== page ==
When it comes to bringing iconic or unknown characters to the stage, veteran actor Rick Foucheux begins by posing some simple questions: Who is your character? What has been the defining moment in his life? How has that moment made him into the individual he is now?
“The great playwrights bring these questions to the floor with bright shining light and they make you ask the most basic questions and that’s where you start with any part you are asked to play,” he said. “I try to approach even a Shakespeare script as if it is a new play and that I am playing this character for the first time.”
Foucheux is one of the most recognizable names on the D.C. stage scene; he has won four and received nominations for multiple Helen Hayes Awards, which recognize excellence in the region’s professional theater performances. He will reprise one of his nominated roles—in a Washington Stage Guild production of Eugene O’Neill’s “Hughie” in 2000—as part of an Oct. 30 fundraiser for the Quotidian Theatre Company (QTC) at The Writer’s Center.
Stepping back into the shoes of hustler Erie Smith, Foucheux, along with QTC regulars David Dubov and Steve LaRocque, will perform a one-night only reading of “Hughie.” The two-character play takes place in the lobby of a small New York hotel in 1928 with Erie talking at length to Charlie Hughes (Dubov), the new night clerk.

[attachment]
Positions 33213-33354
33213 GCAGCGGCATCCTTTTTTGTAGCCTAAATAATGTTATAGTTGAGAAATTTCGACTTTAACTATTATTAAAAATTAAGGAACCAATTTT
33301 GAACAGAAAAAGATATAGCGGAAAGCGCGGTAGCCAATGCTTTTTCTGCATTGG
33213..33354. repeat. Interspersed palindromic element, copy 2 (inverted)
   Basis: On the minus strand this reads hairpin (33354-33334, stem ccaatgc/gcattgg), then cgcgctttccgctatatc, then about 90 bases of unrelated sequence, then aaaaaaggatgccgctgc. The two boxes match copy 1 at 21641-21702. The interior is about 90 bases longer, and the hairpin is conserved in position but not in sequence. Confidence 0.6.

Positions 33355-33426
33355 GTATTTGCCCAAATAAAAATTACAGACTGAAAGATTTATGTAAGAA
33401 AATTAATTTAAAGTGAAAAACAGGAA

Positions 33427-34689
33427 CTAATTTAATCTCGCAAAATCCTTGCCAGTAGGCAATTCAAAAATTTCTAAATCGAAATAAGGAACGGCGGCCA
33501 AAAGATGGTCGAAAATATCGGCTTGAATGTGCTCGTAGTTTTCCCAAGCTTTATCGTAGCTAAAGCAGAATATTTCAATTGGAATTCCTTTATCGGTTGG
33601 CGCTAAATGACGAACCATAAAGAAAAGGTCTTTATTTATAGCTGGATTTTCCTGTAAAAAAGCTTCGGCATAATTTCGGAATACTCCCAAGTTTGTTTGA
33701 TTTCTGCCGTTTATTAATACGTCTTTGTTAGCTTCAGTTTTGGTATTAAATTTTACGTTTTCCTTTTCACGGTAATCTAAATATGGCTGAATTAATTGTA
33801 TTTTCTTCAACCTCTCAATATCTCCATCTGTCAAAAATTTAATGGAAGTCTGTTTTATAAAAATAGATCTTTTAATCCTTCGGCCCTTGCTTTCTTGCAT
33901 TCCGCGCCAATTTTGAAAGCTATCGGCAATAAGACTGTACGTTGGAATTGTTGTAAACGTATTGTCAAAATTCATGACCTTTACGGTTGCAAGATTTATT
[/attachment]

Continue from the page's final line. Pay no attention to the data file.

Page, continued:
QTC board member and event organizer Alyssa Sanders said the evening will offer an opportunity for people to support and learn about a local theater company. “We would love to have more folks come out and see what Quotidian has to offer,” she said.
Sanders and Foucheux have been friends for years. While having dinner one evening, Sanders suggested the idea of doing “Hughie” as a reading and fundraiser. Foucheux did not need to be convinced. “I was thrilled,” he said. “I had been looking for an opportunity to revisit that script. It’s a heck of a script for line running. This guy, Erie Smith, he talks and talks and talks. …It’s one of O’Neill’s greatest and, of course, he wrote a lot of great ones.”
One difference in this production is that LaRocque will read the stage directions. “The text is like poetry,” Sanders said. “…It is some of the most beautiful text ever and I’m really excited. Rick felt it was mandatory to have those read because often times they do productions and they don’t have those read. He’s like ‘It’s the third character in the play!'”
Reading the stage directions will enable the audience to experience what an actor or director undergoes when beginning to work on a play, Foucheux said. “It’s almost as if O’Neill wrote it to be a reading experience rather than a play experience.”
Born in Houma, La., Foucheux began acting in his backyard–cops and robbers, and U.S. Army soldiers, for example. “I always had a real rich imagination as a child,” he recalled. “I think I’ve been acting since I was old enough to walk.” Later, he became involved in community theater. “I was one of those people for whom the bug bit and bit hard.”